The shocking true story of a law professor, a student radio station and a pro-cannabis political party conspiring to introduce US-style negative election campaigning to the nation’s airwaves, all with the help of the NZ Court of Appeal.
As regular readers of The Spinoff may be aware, 2017 is an election year in New Zealand. On September 23 – or earlier, if you’re one of those tragics who just won’t wait for polling day – we can all merrily cast our votes and thereby decide if Winston Peters gets to choose our next government.
So far, so 2014. What may well be different this time around, however, is the role that TV and radio play in the election campaign. Here is why.
Up until October last year, everybody assumed that only political parties and individual constituency candidates could place election ads on TV and radio. That’s because the Broadcasting Act 1989, s.70 states that: “no broadcaster shall permit the broadcasting, within or outside an election period, of an election programme.” Breaching this prohibition then carries a potential fine of up to $100,000, so it’s really not something you want to do.
An “election programme” is then defined so widely as to potentially cover just about anything you can screen or play that conveys any sort of partisan message. The Electoral Commission, for instance, thought that John Key’s merely hosting a “Prime Minister’s Hour” on RadioLive was an election programme, even though he didn’t mention politics on it at all. It also thought Winston Peters appearing in a skit on the Jono and Ben show turned that into an election programme.
Therefore, while the Broadcasting Act specifically permits political parties and candidates some limited freedom to place partisan ads in the three months before polling day (more on this in a moment), no one else was believed to be able to do so. That then freed us from having to watch (or listen to) messages like this one from the US, or this one from Australia.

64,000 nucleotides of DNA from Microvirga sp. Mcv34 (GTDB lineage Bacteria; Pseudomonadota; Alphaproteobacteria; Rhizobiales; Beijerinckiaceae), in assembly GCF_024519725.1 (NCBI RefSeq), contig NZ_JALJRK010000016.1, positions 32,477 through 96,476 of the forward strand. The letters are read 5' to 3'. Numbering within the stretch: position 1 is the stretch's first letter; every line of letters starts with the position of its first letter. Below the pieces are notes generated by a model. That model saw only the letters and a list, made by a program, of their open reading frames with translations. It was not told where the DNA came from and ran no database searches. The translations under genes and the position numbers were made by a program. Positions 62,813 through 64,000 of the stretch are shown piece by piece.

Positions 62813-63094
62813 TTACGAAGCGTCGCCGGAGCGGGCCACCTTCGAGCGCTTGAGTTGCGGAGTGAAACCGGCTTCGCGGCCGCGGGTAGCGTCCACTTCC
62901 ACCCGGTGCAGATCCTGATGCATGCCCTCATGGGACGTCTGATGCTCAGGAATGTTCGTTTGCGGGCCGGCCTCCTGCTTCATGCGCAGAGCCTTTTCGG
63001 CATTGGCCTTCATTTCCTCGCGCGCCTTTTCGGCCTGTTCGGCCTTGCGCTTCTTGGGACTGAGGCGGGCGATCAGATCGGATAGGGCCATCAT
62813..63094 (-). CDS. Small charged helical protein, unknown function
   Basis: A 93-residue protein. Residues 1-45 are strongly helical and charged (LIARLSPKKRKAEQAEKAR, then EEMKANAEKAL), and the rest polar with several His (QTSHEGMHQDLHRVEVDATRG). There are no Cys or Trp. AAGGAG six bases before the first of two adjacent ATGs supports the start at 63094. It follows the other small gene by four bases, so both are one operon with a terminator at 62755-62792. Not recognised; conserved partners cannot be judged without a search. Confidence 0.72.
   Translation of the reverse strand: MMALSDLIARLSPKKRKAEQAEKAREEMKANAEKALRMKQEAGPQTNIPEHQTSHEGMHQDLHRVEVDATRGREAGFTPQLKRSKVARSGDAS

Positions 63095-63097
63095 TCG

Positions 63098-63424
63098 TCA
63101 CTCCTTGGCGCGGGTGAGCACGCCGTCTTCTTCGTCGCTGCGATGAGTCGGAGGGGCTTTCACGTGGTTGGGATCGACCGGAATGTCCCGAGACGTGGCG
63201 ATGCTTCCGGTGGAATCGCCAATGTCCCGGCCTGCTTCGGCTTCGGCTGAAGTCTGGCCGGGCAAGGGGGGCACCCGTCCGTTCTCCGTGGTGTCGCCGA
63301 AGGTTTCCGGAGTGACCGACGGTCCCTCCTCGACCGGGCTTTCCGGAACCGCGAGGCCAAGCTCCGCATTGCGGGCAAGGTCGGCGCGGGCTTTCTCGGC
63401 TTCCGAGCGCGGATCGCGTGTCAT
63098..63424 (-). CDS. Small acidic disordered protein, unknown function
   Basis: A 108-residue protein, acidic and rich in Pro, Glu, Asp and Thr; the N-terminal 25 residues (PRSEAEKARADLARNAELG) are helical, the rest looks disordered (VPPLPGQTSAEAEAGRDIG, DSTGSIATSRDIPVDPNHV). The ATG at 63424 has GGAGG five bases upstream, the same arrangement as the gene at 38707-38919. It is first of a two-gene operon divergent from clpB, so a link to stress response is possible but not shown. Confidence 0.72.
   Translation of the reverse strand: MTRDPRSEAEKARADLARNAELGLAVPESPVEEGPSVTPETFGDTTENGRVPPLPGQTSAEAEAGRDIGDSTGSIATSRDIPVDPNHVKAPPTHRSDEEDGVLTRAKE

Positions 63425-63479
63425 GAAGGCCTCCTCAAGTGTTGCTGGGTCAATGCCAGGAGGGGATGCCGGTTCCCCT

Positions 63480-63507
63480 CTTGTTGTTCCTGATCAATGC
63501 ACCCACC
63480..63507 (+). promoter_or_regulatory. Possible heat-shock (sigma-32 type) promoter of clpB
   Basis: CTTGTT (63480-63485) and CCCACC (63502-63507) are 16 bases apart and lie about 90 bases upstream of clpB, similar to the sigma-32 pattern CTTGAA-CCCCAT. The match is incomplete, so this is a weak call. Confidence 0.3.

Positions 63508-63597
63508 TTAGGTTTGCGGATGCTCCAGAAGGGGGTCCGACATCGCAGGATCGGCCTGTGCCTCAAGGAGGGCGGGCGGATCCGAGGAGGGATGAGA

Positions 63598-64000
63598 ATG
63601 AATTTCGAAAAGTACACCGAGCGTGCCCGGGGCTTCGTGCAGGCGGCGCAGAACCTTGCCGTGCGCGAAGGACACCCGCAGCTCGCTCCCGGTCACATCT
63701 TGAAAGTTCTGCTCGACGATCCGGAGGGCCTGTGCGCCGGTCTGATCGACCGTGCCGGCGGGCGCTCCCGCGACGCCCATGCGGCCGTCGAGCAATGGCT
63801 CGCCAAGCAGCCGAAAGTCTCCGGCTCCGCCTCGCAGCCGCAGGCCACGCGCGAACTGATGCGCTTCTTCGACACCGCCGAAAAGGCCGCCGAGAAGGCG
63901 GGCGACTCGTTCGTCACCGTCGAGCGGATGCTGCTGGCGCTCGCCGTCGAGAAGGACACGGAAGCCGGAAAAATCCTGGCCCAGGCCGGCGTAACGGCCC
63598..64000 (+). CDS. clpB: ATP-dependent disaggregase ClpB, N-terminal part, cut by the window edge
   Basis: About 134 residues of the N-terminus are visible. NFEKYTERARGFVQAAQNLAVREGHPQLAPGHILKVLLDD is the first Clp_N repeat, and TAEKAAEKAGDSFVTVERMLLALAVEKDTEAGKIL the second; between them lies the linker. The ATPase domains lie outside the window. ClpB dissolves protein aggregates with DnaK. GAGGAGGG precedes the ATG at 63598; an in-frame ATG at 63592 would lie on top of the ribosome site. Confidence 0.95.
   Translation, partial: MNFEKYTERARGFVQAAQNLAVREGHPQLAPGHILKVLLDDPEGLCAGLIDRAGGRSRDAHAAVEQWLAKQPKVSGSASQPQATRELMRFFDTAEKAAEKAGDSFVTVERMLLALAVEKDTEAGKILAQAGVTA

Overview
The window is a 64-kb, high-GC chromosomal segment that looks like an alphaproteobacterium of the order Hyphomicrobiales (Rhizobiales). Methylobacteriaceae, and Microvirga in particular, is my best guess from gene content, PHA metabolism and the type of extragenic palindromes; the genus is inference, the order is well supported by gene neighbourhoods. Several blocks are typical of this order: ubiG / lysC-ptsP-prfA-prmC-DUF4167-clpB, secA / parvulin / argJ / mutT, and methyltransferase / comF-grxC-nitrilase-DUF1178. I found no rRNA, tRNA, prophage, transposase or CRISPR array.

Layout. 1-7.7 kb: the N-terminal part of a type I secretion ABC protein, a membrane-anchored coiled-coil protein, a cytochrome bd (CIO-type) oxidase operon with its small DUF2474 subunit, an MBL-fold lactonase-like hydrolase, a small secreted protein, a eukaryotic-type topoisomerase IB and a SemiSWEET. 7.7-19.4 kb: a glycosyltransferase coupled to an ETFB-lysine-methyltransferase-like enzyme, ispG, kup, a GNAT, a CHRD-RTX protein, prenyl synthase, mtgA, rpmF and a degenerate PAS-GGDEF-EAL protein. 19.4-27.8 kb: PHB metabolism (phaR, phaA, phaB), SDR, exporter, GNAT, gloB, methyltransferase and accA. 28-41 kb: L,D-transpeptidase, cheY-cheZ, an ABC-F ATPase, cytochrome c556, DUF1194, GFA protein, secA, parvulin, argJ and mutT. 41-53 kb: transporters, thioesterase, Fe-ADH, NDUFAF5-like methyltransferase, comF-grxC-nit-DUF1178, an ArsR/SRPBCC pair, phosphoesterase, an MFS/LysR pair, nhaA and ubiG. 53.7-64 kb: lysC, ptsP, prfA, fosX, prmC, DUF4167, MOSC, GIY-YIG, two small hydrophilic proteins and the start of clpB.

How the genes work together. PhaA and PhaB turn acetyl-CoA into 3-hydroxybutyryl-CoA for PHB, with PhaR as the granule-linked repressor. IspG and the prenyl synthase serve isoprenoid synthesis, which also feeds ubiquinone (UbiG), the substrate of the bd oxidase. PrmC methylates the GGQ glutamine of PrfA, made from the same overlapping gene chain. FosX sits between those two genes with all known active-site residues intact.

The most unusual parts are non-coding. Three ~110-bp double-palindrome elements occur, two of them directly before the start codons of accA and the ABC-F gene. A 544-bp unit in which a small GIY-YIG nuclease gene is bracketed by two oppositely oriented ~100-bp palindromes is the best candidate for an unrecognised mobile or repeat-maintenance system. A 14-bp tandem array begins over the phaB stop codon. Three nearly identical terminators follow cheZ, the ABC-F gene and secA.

Or, so we thought. For shortly before the 2014 election, Darren Watson and Jeremy Jones released their gently satirical song and accompanying video, “Planet Key”. When a public access radio station contacted the Electoral Commission to check whether they should play this, the Commission advised it not to do so as the song was an “election programme”. Rather than risk being reported to the Police, potentially prosecuted and then fined, the station (and all other broadcast media) then refused to put the song on the airwaves.
Messers Watson and Jones understandably were somewhat pissed off about this advice, given that it effectively rendered their work unplayable. So they went to court and challenged the Commission’s decision. That challenge ended with the Court of Appeal quite sensibly deciding that the song and video weren’t an election programme and so could be freely aired, before going on to do something else entirely.
In the space of a single paragraph, the court apparently upended our previous understanding of what could and could not be broadcast around elections:
“We have concluded that the prohibition [on broadcasting election programmes] is indeed confined to programmes broadcast for political parties or candidates, being those entitled to benefit from an allocation of broadcasting time under pt 6.”
So, according to the court, the Broadcasting Act doesn’t impose a blanket ban on everyone using TV and radio for partisan political ends, before allowing political parties and candidates a limited exception. Rather, it bans only political parties and candidates from using TV and radio for partisan political ends, outside of the limited exceptions provided in the Act. Meaning that everyone else is free to use TV and radio to broadcast any election-related message that they choose.
That represents a pretty fundamental change to how election campaigning can occur in New Zealand. It allows everyone and anyone who isn’t a party or candidate to run the sort of attack ads that I linked to above. But is it really what the court’s ruling means?